Lugemik’s persistence on producing books accessible beyond Estonia has been matched by its regular participation in overseas art book fairs; and a number of their books have been acquired for the library of The Museum of Modern Art. It also led the duo to convert an old garage in the Contemporary Art Museum of Estonia into one of the country’s first specialist bookshops for independent art publishing. Opened in 2013, the shop stocks titles from around the world and aims to help local readers better understand the publications Lugemik puts out.

“When we started, the idea was just that we make our small book. It was stapled, and used only black and white, but this great young artist would be placed next to this big coffee table book (in a mainstream bookshop),” he adds.

A barbecue held outside the Lugemik Bookshop as part of the Asterisk Summer School 2016. Courtesy Lugemik

“Publishing is not about making this book or object… it is making something public.”

As Lugemik currently stages an exhibition of all its titles at the Estonian Museum of Applied Art and Design (running until September 1); it seems clear that the publisher has more than established itself in the country’s creative landscape. The duo acknowledges that local arts and cultural institutions have since become more aware of the importance of publishing, and Lugemik has also collaborated with them on several titles.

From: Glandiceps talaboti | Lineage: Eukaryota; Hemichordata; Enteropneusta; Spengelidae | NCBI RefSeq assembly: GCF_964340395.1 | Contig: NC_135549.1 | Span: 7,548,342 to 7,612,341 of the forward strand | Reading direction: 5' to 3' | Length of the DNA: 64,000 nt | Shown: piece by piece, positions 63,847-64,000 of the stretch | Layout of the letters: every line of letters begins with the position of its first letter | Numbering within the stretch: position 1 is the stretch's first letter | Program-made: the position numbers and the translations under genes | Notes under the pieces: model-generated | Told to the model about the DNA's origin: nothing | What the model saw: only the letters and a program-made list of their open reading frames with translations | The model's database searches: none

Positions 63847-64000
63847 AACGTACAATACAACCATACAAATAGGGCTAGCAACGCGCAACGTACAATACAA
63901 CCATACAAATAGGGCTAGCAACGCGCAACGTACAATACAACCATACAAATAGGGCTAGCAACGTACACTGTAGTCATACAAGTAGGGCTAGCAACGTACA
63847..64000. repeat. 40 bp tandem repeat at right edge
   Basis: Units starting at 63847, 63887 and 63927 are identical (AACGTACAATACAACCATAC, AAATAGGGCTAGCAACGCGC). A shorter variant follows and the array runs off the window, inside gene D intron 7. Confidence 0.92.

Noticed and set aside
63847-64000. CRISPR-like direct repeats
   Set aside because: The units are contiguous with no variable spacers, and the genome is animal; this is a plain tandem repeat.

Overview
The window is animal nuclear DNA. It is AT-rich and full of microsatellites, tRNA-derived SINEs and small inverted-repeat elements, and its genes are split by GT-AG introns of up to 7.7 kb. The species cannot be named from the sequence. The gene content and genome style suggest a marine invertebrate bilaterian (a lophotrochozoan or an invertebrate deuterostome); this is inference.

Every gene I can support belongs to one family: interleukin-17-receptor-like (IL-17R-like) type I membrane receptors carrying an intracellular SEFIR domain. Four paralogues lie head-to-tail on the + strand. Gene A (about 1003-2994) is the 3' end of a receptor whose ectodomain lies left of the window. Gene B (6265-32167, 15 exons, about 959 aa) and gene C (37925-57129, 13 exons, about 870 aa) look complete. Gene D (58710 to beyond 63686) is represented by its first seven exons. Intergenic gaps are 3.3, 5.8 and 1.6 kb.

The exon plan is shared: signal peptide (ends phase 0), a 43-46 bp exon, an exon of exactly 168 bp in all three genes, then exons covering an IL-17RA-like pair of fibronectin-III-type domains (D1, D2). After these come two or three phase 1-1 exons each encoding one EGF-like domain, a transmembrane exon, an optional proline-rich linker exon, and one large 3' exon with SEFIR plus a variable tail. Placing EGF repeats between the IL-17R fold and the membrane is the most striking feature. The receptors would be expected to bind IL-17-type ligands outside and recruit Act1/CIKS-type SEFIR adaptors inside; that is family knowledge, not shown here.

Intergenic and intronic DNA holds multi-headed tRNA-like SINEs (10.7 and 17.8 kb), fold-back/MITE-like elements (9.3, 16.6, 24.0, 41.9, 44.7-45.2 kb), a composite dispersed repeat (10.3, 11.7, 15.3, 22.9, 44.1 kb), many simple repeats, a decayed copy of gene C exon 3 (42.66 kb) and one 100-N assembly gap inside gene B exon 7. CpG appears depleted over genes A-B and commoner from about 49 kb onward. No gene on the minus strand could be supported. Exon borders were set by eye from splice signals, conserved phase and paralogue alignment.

One thing that has not changed is Lugemik remains a hands-on, two-person operation. This means, as they admit, they may be a little slow in replying to emails. But don’t expect any “professionalisation” for the future. Instead, Lugemik has set its sights on continuing to push the boundaries of traditional publishing. With Vahtra leaving Lugemik to focus more on her artistic practice, graphic designer Ott Kagovere was recruited last year, and he brings an interest in alternative publishing practices, such as performances and lectures.

“Publishing is not about making this book or object… it is making something public.”

This is a natural extension of Lugemik’s legacy of publishing books, says Sirkel. “I consider teaching also part of this practice of publishing. You give all your knowledge, it’s just not in a printed form,” he adds. “Publishing is not about making this book or object… it is making something public.”